But the investigators definitely believe in their rules. In the report they state: “Two dried blueberry bags containing toiletries and other personal items were found inside the tent. The bags still had the scent of berries on them.” Hmm, I guess that makes sense. Bears like berries, and maybe the toiletries were an attractant too. In the “Conclusion” section they state “Food and toiletries inside and near the tent…were likely contributing factors.”

But wait. Earlier the report also stated “Numerous food items, including beef jerky, crackers, seeds, trail mix, granola bars, electrolyte drink powder and tablets, and a baked potato wrapped in foil, were found in the saddle bags of the victim’s bicycle which was leaning against the back wall of the museum approximately 10 feet from the victim’s tent.”

Wait what?!? She had a literal baked potato in her pannier 10 feet away, and we’re supposed to believe that the bear instead killed her over some bags that once contained some dried blueberries?! That literally does not pass the sniff test!

Investigators also were able to collect a detailed history of the bear (using DNA tests!) and report that it had been systematically raiding chicken coops in the area. To me, a more logical conclusion is that this bear sensed a warm body inside a tent and assumed it was just a new form of chicken coop, attacked accordingly, and the things Ms. Lokan had in her tent or panniers had nothing to do with it.

Essentially this was a crazy psycho of a grizzly bear, and like a bolt of lightning from the sky, if a crazy psycho of a grizzly bear decides to come for you, there is no amount of rule-following that is going to save you.

Does that mean we should ignore the rules? Of course not, but we should understand their origin and purpose. The whole idea of keeping food and scents away is not to prevent attacks, but to prevent bears from realizing that human activities can be an easy source of food. Because once they realize that, then those bears are going to be encountering humans much more frequently, greatly increasing the odds of attack should it turn out that one of the food-conditioned bears is also a crazy psycho.

My impression is that Ovando was already fairly “bear aware” even before they were awoken by the nightmare of 2021, but they then redoubled their efforts to, if not directly prevent the lightning strike of an attack, at least reduce the chances of storm clouds re-developing, by discouraging the food-conditioning of bears. Ranchers nearby have installed electric fencing, and we’ve seen children’s posters encouraging fruit to be picked and removed from trees.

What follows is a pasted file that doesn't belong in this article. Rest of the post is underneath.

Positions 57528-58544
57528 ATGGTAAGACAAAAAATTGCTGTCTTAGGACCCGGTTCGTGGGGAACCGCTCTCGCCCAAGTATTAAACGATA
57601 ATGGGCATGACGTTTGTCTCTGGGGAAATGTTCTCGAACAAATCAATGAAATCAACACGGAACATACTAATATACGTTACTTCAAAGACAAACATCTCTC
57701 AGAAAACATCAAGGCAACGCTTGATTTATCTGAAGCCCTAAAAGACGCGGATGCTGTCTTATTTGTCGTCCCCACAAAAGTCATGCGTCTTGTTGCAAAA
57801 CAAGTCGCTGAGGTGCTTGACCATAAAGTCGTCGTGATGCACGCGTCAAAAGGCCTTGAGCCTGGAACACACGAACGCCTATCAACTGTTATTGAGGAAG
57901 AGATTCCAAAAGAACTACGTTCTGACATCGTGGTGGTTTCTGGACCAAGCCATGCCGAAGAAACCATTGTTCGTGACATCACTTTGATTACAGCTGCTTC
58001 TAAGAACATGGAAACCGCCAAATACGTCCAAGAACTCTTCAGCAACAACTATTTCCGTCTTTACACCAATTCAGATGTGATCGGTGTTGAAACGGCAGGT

On our second visit we definitely stored our food in one of the two bear boxes, unlike in our panniers five feet from our tent the first time. There was a sign inside our old jail room saying that no food is allowed inside (on the night of her death, an initial harmless visit from the bear had prompted Ms. Lokan to move food from her tent into the jail prior to the fatal attack). Nonetheless, the previous guests had left a significant amount of quite-fragrant food in the indoor wastebasket, which certainly makes me question what the overall compliance rate is on “bear aware” rules.

In our two visits to Ovando, not one of the locals had mentioned the 2021 attack. I can understand them not wanting to dwell on that night, or allow it to define Ovando, but I bet publicizing it a bit more would up compliance. And personal experience shows that people are not too happy when I tell them about it after-the-fact. It’s likely that the previous guests didn’t know about it either, and as I said above, without that specific, detailed, and recent example in their minds, it’s much easier to ignore the rules.

For us, even though I hadn’t yet told Rett about the violent death that occurred steps from our bed, she did think it was a bit odd how I made sure to close and bar the door to our cell before we dropped off, despite the fact that it was still quite warm inside from the day’s heat. Even though it now almost feels less-likely for lightning to strike twice in this town, the knowledge that it has struck once has a powerful effect on the low-level risk-assessment process always running in our animal brains.

So in the end, all my time living in the bears’ country has left me with a bit of a fatalistic attitude. If a bear wants to kill us, it’s probably going to kill us. Just as a logging truck barrelling into us on the road would kill us, or a lightning strike would kill us. There are risks built into any activity, and we just need to accept the tradeoffs that come along with the huge rewards of our chosen lifestyle. We’re certainly going to do what is reasonable to prevent bears from becoming food-conditioned, and thus lower the odds of the next bike tourers from being killed, but I wish the authorities would be more forthright about that distinction.